Goat

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Reaktion Books, Nov 15, 2014 - Nature - 224 pages
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From “Three Billy Goats Gruff” to The Men Who Stare at Goats, this inimitable ruminant has long played a role in our literature and popular culture. And yet, our relationship with the “poor man’s cow” is oddly ambivalent. In the beautifully illustrated Goat, Joy Hinson explores the reason behind this unease while presenting readers with the animal’s fascinating natural history and its effect on myth, medicine, and culture.

Hinson traces the history of goats from their evolution millions of years ago through their domestication and role in the modern world. She delves into our interaction with endangered wild goat species and the familiar farmyard goat, and she reveals the harm done by humans in indiscriminately importing tamed goats, leading to huge feral populations in Australia and on the Galapagos Islands. Hinson also considers the place of goat products in culinary and medical traditions, from the pouring of goat urine into the ear as a cure for neck pain to the belief that a goat’s bezoar stone can be used as an antidote for poison. From Goat Festivals in the United States to the Christmas Goat in Sweden, Goat takes readers on an exciting ride through this frequently neglected animal’s history, life, and role in today’s world.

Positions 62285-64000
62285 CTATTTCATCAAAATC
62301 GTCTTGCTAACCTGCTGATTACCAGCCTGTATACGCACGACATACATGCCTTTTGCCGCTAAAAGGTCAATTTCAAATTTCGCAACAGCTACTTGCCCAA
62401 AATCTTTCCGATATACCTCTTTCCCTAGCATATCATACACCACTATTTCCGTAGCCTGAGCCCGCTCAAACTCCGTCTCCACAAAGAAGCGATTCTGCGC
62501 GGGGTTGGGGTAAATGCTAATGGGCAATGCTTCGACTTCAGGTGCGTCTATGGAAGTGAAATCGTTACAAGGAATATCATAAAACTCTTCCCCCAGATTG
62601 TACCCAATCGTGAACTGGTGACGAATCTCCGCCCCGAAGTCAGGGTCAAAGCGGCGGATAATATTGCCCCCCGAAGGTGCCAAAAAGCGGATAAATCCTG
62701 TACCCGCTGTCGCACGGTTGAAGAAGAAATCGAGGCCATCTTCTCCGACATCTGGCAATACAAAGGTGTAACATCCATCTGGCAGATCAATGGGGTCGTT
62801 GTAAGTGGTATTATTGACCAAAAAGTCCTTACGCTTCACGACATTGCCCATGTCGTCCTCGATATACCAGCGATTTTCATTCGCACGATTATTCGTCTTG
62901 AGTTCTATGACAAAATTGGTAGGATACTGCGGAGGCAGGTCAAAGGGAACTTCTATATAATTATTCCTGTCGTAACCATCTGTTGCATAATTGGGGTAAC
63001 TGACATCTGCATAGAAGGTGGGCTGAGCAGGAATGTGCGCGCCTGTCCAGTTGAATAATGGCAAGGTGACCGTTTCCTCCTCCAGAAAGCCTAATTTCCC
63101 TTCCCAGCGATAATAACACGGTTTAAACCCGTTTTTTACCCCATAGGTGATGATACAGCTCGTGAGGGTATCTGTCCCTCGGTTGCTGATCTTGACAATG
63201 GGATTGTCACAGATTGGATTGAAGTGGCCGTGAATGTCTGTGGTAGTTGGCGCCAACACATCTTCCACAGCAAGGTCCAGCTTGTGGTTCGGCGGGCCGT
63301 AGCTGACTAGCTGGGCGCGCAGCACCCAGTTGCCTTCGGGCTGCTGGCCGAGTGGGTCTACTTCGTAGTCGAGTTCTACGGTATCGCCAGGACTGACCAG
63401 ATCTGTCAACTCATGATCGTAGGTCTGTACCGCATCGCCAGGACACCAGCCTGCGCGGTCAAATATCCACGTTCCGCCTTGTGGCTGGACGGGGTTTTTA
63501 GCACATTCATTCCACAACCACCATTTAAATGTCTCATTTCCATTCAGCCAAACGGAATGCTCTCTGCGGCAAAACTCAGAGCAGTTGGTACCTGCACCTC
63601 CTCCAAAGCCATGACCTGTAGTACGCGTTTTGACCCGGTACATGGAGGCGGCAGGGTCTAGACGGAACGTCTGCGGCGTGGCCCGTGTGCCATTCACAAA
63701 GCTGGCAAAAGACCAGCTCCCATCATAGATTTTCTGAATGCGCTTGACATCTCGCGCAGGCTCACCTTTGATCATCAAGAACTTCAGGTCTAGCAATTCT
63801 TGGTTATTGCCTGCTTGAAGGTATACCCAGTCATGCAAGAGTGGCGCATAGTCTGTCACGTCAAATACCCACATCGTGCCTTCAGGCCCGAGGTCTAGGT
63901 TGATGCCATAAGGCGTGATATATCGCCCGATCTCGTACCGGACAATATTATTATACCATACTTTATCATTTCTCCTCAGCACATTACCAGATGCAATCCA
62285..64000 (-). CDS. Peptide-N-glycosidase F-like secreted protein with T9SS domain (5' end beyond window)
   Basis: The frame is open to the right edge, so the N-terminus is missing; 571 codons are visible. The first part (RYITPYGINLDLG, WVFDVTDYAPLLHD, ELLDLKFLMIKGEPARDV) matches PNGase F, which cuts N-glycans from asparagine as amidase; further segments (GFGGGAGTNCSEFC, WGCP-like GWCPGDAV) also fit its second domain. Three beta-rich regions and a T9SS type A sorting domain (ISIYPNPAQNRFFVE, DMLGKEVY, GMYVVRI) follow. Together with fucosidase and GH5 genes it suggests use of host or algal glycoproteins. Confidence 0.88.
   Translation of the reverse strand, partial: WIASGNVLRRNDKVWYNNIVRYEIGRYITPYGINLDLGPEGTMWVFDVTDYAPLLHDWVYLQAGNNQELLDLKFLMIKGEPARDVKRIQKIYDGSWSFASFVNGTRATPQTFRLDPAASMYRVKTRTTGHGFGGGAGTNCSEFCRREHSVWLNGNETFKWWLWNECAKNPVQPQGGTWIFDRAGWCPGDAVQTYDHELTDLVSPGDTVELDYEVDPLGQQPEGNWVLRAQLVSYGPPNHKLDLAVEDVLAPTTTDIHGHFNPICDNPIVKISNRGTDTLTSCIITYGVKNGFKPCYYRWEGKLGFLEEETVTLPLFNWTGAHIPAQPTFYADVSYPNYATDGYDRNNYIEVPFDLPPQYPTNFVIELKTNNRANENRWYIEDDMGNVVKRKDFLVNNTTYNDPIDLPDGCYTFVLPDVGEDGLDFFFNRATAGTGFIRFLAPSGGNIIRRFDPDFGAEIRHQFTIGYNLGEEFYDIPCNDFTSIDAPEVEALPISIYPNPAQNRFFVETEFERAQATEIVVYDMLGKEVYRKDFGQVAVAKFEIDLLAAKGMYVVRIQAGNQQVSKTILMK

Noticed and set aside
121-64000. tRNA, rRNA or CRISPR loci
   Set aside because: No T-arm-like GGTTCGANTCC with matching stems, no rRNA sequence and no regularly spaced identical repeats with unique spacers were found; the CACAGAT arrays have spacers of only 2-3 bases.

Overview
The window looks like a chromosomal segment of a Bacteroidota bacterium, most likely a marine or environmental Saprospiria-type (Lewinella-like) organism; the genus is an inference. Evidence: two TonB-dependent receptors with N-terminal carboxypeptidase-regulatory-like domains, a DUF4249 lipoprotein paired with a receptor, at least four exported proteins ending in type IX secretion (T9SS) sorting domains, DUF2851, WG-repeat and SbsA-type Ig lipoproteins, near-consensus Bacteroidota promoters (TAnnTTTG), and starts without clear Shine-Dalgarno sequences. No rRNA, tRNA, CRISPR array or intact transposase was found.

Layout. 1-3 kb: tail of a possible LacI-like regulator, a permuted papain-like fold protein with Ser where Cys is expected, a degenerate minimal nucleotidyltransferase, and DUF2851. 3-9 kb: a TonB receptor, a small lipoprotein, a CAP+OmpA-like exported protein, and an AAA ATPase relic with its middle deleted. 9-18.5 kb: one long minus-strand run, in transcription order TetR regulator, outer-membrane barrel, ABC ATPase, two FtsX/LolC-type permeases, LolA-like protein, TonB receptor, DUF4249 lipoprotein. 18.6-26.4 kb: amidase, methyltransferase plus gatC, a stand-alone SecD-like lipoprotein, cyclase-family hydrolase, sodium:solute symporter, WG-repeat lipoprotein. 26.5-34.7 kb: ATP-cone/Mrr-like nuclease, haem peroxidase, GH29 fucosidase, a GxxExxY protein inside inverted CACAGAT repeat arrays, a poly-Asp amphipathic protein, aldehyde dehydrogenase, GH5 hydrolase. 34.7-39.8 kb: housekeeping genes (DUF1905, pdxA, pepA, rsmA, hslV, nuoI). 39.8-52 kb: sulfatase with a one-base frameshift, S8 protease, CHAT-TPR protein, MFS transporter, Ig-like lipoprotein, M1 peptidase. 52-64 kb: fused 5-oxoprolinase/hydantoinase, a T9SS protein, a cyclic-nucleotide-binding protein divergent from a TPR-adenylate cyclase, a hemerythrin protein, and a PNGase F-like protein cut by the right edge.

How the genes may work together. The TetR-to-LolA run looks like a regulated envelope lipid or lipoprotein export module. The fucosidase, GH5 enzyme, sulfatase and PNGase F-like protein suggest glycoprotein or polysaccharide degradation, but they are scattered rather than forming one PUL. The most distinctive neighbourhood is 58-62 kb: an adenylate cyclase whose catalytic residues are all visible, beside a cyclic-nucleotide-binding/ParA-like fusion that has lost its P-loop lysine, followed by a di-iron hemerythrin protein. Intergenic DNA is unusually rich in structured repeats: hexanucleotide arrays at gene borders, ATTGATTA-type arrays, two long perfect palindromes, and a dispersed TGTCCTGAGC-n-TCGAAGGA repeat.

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Contents

Introduction
A Natural History of the Goat
The Feral Goat
The Goat of Myth and Folklore
The Medicinal Goat
The Twentyfirstcentury Goat
Copyright

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About the author (2014)

Joy Hinson is professor of postgraduate education and academic director of the Centre for Academic and Professional Development at Queen Mary University of London, UK. She is the author of The Adrenal Cortex and The Endocrine System.

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